Trends in and Characteristics of Drug Overdose Deaths Involving Illicitly Manufactured Fentanyls — United States, 2019–2020
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Trends in and Characteristics of Drug Overdose Deaths Involving Illicitly Manufactured Fentanyls — United States, 2019–2020

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    • Alternative Title:
      MMWR Morb Mortal Wkly Rep
    • Description:
      During May 2020-April 2021, the estimated number of drug overdose deaths in the United States exceeded 100,000 over a 12-month period for the first time, with 64.0% of deaths involving synthetic opioids other than methadone (mainly illicitly manufactured fentanyls [IMFs], which include both fentanyl and illicit fentanyl analogs).* Introduced primarily as adulterants in or replacements for white powder heroin east of the Mississippi River (1), IMFs are now widespread in white powder heroin markets, increasingly pressed into counterfeit pills resembling oxycodone, alprazolam, or other prescription drugs, and are expanding into new markets, including in the western United States| (2). This report describes trends in overdose deaths involving IMFs (IMF-involved deaths) during July 2019-December 2020 (29 states and the District of Columbia [DC]), and characteristics of IMF-involved deaths during 2020 (39 states and DC) using data from CDC's State Unintentional Drug Overdose Reporting System (SUDORS). During July 2019-December 2020, IMF-involved deaths increased sharply in midwestern (33.1%), southern (64.7%), and western (93.9%) jurisdictions participating in SUDORS. Approximately four in 10 IMF-involved deaths also involved a stimulant. Highlighting the need for timely overdose response, 56.1% of decedents had no pulse when first responders arrived. Injection drug use was the most frequently reported individual route of drug use (24.5%), but evidence of snorting, smoking, or ingestion, but not injection drug use was found among 27.1% of decedents. Adapting and expanding overdose prevention, harm reduction, and response efforts is urgently needed to address the high potency (3), and various routes of use for IMFs. Enhanced treatment for substance use disorders is also needed to address the increased risk for overdose (4) and treatment complications (5) associated with using IMFs with stimulants.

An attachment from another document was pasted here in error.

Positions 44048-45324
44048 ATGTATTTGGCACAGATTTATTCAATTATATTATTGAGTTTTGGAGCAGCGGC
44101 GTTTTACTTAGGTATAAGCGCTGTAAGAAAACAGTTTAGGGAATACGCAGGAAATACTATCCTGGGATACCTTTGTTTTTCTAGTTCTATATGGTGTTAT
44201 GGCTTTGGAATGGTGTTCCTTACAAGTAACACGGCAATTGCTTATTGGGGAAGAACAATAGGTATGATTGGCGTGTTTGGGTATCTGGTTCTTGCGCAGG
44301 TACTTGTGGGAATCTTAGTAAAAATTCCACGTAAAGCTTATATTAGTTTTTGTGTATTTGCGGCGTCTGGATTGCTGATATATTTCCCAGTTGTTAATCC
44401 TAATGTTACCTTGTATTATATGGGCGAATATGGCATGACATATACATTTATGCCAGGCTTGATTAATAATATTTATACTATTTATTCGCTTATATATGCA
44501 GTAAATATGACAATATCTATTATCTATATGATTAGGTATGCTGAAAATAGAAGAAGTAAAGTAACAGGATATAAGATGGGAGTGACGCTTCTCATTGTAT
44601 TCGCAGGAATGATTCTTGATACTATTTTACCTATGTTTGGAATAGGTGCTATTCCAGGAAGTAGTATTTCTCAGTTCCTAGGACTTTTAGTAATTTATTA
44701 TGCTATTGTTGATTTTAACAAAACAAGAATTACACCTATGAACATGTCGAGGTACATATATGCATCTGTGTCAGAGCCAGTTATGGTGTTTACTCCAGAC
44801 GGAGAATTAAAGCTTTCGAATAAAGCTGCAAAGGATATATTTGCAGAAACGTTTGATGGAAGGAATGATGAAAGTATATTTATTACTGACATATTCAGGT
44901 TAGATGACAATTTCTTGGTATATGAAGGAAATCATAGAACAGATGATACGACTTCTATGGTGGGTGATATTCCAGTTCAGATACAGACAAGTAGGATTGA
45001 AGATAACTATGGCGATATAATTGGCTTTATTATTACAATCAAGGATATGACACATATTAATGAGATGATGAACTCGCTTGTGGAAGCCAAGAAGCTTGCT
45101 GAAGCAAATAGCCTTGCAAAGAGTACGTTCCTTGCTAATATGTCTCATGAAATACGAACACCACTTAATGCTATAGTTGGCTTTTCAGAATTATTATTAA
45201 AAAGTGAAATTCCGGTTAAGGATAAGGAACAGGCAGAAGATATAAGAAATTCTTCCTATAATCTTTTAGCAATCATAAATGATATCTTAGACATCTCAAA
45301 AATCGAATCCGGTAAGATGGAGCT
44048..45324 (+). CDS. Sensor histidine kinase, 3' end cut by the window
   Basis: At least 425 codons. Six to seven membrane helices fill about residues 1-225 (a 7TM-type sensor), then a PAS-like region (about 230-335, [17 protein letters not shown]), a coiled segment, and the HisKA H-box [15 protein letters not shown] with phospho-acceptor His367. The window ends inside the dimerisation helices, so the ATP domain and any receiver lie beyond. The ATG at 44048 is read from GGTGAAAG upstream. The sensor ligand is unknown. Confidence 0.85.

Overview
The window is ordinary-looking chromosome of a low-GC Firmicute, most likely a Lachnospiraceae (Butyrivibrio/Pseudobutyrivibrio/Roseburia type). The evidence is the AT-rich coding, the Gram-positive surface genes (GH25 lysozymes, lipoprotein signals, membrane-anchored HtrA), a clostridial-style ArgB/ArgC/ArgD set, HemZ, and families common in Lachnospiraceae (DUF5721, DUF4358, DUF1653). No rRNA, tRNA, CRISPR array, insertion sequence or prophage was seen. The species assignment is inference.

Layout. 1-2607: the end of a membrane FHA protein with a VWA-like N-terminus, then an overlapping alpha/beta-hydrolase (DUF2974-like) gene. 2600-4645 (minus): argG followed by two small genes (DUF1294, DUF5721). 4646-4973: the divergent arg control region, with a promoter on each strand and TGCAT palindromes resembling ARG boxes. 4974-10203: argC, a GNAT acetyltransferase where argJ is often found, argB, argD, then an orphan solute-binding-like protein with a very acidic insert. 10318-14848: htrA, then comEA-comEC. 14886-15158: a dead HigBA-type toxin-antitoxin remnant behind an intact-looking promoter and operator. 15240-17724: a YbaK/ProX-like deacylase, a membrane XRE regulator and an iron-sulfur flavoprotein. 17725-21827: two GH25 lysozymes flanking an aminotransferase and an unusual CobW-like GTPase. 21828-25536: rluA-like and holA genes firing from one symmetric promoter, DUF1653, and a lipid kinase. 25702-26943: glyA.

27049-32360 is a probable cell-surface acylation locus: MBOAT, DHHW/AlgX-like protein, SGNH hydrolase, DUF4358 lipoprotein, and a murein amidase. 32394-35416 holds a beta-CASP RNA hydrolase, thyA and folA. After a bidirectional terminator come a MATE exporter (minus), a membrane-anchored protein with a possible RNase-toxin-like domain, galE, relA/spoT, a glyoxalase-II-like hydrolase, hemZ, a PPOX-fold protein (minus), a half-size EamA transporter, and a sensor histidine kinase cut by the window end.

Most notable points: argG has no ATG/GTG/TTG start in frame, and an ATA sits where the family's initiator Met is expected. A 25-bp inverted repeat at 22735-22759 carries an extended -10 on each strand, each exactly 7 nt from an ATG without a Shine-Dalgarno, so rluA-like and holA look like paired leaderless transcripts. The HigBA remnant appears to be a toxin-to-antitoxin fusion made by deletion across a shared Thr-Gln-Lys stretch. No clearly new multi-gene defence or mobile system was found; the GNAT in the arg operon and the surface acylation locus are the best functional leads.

• Pubmed ID:
      34914673
    • Pubmed Central ID:
      PMC8675656
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